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Old 11-03-2008, 04:47 PM
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iceman (Mike)
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Question Getting star colours with an unmodded DSLR

So what's the best way to get/preserve rich and deep star colours with an unmodded DSLR (my 350D, to be exact)?

I was of the mindset that long exposures helped to reveal the deep star colours - but in a recent image, the long exposure just saturated all the stars and they're almost all white (ISO800, 5 minute exposure on an ED80 (480mm,f/6)).

Should I use a lower ISO? Should I use shorter (1-2 minute) exposures? Obviously we want long exposures for the object itself - so then would you blend (in processing) the starfield from one set of exposures and the object from the other?

Or do I need to go the whole HDR/LDR process that Bert does to such great effect?

Thoughts and suggestions welcome.
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Old 11-03-2008, 05:28 PM
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I had the same thoughts...
HDR technique may be of some help here but it is very hard to avoid saturation..
Also, I was thinking of trying to add to stack the intentionally unfocused images, with stars that are not saturated, to get colours.
I am afraid that this is one of the shortcomings of electronic cameras....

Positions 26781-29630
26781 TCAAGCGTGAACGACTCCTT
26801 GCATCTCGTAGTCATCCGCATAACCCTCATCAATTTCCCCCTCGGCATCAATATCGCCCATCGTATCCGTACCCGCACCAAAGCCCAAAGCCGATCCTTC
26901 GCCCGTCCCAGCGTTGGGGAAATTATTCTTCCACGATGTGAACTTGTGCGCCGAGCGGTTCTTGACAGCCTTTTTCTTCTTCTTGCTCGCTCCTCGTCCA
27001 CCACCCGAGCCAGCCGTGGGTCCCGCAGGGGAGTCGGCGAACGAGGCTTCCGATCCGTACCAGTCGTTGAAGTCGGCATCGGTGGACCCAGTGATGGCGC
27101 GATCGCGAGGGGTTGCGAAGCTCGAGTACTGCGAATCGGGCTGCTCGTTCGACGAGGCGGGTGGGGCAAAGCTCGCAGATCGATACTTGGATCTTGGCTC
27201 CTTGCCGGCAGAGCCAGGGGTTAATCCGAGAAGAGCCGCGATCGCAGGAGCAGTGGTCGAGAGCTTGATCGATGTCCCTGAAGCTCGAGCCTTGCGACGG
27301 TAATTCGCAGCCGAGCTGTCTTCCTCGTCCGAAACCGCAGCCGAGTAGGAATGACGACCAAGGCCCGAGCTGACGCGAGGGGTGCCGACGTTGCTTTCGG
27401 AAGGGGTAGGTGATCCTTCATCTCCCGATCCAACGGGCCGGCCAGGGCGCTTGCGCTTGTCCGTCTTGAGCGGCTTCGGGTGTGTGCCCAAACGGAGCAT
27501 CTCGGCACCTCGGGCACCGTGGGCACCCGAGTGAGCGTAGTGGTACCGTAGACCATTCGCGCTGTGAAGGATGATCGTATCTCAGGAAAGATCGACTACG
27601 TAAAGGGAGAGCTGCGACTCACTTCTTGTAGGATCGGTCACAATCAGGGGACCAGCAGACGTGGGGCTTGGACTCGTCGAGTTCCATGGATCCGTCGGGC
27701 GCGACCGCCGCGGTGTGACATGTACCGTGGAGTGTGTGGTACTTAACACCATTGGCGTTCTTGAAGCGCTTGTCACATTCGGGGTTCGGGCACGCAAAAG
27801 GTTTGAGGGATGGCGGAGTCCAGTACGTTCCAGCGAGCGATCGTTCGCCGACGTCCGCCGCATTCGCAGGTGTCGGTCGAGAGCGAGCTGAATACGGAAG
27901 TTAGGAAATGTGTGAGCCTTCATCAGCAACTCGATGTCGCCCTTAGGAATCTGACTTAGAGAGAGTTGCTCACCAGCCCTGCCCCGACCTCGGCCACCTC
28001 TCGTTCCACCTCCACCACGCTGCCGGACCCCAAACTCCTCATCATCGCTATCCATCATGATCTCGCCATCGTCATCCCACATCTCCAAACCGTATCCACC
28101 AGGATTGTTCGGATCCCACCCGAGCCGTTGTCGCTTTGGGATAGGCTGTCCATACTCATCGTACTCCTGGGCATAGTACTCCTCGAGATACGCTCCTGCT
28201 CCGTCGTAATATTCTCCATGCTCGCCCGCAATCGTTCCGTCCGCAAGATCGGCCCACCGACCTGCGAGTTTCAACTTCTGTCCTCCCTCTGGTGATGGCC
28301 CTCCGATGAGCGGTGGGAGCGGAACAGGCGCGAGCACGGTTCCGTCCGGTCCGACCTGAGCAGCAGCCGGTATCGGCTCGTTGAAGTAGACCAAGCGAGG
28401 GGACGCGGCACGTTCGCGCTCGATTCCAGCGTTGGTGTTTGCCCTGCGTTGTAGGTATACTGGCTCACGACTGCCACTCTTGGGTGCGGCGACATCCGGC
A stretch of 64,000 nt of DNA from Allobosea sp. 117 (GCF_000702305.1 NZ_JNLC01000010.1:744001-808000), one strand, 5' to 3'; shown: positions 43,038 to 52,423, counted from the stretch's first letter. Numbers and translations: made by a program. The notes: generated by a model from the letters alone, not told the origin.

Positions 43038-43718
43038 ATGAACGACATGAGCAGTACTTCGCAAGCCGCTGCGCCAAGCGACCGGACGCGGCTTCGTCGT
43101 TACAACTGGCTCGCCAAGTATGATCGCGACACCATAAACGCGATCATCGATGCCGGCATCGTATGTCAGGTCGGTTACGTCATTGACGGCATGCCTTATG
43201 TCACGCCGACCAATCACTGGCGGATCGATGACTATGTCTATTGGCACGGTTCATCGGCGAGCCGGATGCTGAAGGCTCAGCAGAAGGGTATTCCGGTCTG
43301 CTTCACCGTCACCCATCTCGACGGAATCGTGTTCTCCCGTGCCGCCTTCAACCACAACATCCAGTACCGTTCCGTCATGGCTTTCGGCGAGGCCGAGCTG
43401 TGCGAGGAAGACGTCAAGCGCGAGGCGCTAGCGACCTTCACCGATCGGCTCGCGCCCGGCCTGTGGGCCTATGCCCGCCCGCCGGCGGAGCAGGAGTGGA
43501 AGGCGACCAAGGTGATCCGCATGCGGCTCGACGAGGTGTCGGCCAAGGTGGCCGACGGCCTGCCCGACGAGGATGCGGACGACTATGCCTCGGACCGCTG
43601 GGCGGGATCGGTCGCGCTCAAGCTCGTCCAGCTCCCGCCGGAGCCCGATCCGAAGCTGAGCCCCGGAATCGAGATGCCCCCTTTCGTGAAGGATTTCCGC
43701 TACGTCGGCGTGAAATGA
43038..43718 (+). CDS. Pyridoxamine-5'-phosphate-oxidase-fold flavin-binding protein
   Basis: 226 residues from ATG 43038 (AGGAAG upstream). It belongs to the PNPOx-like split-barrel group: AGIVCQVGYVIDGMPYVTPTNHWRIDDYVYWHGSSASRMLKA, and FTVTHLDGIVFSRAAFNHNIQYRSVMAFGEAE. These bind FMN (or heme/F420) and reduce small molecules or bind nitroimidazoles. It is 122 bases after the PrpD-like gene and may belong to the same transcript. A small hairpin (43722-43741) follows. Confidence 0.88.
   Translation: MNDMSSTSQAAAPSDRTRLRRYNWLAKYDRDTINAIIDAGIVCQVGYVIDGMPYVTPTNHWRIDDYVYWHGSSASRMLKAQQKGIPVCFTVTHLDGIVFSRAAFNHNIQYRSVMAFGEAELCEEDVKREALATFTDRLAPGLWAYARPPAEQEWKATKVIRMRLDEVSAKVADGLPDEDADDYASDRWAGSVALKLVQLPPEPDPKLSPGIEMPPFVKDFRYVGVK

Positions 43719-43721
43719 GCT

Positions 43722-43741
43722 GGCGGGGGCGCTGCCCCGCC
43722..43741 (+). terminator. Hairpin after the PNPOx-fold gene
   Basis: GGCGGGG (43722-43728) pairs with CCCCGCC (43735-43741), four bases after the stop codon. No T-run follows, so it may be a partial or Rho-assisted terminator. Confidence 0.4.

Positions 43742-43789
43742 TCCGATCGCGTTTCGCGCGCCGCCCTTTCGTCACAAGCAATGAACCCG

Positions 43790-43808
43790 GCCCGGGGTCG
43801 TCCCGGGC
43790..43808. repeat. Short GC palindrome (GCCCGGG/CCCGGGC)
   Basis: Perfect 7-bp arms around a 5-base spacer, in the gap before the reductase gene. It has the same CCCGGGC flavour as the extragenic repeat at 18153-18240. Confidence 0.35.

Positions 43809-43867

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Old 11-03-2008, 05:31 PM
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[1ponders] (Paul)
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I think you've got it in 1 Mike. The unless the star is particularly red then, yes the long exposures saturate the stars.

You could try for a HDR process, but initially I'd suggest experimenting on the longest exposure you can go for and still maintain star colour and use that as your baseline for image capture. Of course if you are wanting to go for really faint stuff then you will most likely need to sacrifice your star colour for faint detail.
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Old 11-03-2008, 06:43 PM
tnbk00 (Daniel)
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Im not sure with regards to shooting stars (pardon the pun) but in order to get good colour saturation with terrestial things such as sunsets etc I have always found under exposing by a stop on the light meter works a treat. This is a practice that I have been told works with slide and film, and should translate directly to digital. I dont know how this will translate to astrophotgraphy.

Daniel
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Old 12-03-2008, 07:54 AM
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Quote:
Originally Posted by tnbk00 View Post
Im not sure with regards to shooting stars (pardon the pun) but in order to get good colour saturation with terrestial things such as sunsets etc I have always found under exposing by a stop on the light meter works a treat. This is a practice that I have been told works with slide and film, and should translate directly to digital. I dont know how this will translate to astrophotgraphy.